What was your formal entry into the literary world?


My older brother, who I grew up with, moved back to New York City. We got to know each other and we had this great relationship. Then he died like a year later. He died of AIDS and I became his primary caretaker. Again, it was like the continuation of trauma for me. To never have something that you wanted, to finally get it and then have it snatched away from you. It just, like, flipped me. As he was hauled away, it was like, “There’s my brother, and WHAM! I can’t have that!” So I didn’t know else to do except to write this play. And it was produced-that was the first thing, about 1991. It called, “Song of Seven Men,” about Black men like myself. But it was also about a community that had a great heyday and then had fallen into decline and what do we do with that? What do we do with the people who are here who are just wasting away? That was really the first thing. And writing plays and collaborating. It’s New York and working with a lot of musicians, dancers, artists, writers. I was hangin’ out at the Nuyorican [Poets Cafe] and these poets’ spaces in New York.


What does being in the studio and recording yourself do for you that performing live doesn’t? And vice versa?


Well, those two things are not in opposition to each other. One is the natural progression of the other. Writing is a very personal thing I do in solitude. Then going to a studio or going to the stage is the next level of that. It’s collaborative. There are musicians and producers and singers. And it’s about figuring out, “How do I land this idea? How do I take these words I have and how do I sing them? How do I phrase them? How do I want them to sound? How do I want my voice to sound? What does the bass and the guitar and the drums bring to this that makes it something else or informs it a whole other way?” It’s about being in a room with other artists and figuring out how your art lives in their art.


There have been many poets who’ve recorded their work, but only a few really on a major label. Now that it seems that spoken word is becoming more popular, the majors seem to be trying to stick their toes in the water. What does it represent for you, being on the vanguard as one of the few poets on a major label, especially as huge a label as Sony?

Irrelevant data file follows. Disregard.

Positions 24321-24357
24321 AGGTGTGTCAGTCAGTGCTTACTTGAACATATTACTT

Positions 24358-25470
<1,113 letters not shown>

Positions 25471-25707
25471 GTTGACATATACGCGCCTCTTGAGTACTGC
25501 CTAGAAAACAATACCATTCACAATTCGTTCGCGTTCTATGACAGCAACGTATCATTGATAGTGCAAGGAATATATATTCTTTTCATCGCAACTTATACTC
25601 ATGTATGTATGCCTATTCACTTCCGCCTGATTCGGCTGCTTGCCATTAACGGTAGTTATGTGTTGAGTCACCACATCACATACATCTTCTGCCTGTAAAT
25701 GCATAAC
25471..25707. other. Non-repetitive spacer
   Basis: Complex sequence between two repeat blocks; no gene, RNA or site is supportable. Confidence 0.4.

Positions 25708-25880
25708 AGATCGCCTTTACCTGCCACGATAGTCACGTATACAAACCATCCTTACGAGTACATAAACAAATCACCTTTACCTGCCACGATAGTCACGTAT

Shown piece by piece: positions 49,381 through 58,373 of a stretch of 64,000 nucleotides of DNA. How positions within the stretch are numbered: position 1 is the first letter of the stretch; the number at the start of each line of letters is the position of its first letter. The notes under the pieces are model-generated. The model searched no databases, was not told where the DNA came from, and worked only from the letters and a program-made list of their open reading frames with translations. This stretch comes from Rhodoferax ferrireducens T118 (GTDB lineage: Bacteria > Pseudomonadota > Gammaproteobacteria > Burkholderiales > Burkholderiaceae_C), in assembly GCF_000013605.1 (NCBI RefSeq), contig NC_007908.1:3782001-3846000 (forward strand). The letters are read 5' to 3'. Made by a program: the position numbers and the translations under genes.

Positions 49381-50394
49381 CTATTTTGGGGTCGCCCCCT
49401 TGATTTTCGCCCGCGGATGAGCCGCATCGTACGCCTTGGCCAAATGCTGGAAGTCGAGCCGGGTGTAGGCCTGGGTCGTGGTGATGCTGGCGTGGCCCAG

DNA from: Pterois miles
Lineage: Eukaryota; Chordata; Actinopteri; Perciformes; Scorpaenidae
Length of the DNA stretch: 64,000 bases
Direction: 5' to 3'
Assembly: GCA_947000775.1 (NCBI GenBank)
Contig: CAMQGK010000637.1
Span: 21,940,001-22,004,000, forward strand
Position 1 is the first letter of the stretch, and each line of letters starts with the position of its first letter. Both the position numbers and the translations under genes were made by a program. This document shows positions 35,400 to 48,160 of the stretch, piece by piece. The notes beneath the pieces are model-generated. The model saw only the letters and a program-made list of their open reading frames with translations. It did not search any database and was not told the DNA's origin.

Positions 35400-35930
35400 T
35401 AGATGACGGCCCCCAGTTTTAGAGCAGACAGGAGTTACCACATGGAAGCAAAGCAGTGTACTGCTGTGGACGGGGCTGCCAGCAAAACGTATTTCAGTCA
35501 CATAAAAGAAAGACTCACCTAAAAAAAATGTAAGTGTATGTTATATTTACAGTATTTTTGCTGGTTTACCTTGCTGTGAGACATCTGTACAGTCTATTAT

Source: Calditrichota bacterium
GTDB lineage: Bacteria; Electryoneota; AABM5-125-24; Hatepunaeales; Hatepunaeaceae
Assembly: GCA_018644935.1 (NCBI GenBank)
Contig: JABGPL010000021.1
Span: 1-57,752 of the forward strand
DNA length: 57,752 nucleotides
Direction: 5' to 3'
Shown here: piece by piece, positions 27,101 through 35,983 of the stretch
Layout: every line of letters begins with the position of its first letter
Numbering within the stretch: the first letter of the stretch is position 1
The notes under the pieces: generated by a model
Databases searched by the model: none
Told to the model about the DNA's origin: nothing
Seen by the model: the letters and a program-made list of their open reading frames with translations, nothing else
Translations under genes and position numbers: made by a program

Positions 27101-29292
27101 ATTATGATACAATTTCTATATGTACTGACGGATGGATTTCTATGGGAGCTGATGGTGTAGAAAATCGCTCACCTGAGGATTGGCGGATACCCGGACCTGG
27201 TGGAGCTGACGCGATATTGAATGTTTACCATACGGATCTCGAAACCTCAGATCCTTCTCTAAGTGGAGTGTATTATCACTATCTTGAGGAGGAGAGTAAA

Wow, that’s a good question. It’s funny, ’cause, you did have this sort of interest from major labels for a minute in the early ’90s, and then that changed. After ’93, ’94, when major labels saw spoken word as some incredibly viable thing, they were running around trying to sign a whole bunch of poets. Which I don’t think is happening now. And I don’t think Sony signed me with that in mind, either. The way I was signed was, I was gigging around a lot with my band, ’cause I wanted to just work it out. The term “spoken word,” to me, is misleading. Because it doesn’t describe what everybody does. It doesn’t describe to me what I do. I speak some of my poetry, sing some of it, speak and sing some of it. I’ve always done this. Then I relay my poetry in the company of musicians and interpret the work. This is what Polly Anthony, president of 550 and Epic, saw. She came down to one of the shows at Izzy Bar and decided to bring people from Sony down to see me at the Nuyorican, and brought other people to see me at CB’s 313 Gallery. And just kept seeing me consistently. And I think what she responded to. For that reason, to me, there’s something kinda homogenous, kind of honest about it. Polly Anthony, being the president of two labels at a major label, she’s responsible for making sure that those labels are making money. But she didn’t sign me because she thought she was gonna make major money with me as an artist. I don’t think what I did immediately made itself clear to her in the commercial market or the commercial arena of music. People tend to find the carbon copy of something that is actually selling right now as a sure way of making some dollars. So being at Sony doesn’t resonate so much to me. I see it as a great opportunity to do my art and to have my art marketed in a way that is national or international. To have a system of power that a lot people don’t have or may not have in their lifetime. Which is unfortunate, because there are people who are incredible and should be at some major labels right now, poets, singers and musicians and whatever. That’s what it means. I’m real happy to have this opportunity to bring myself to the forefront.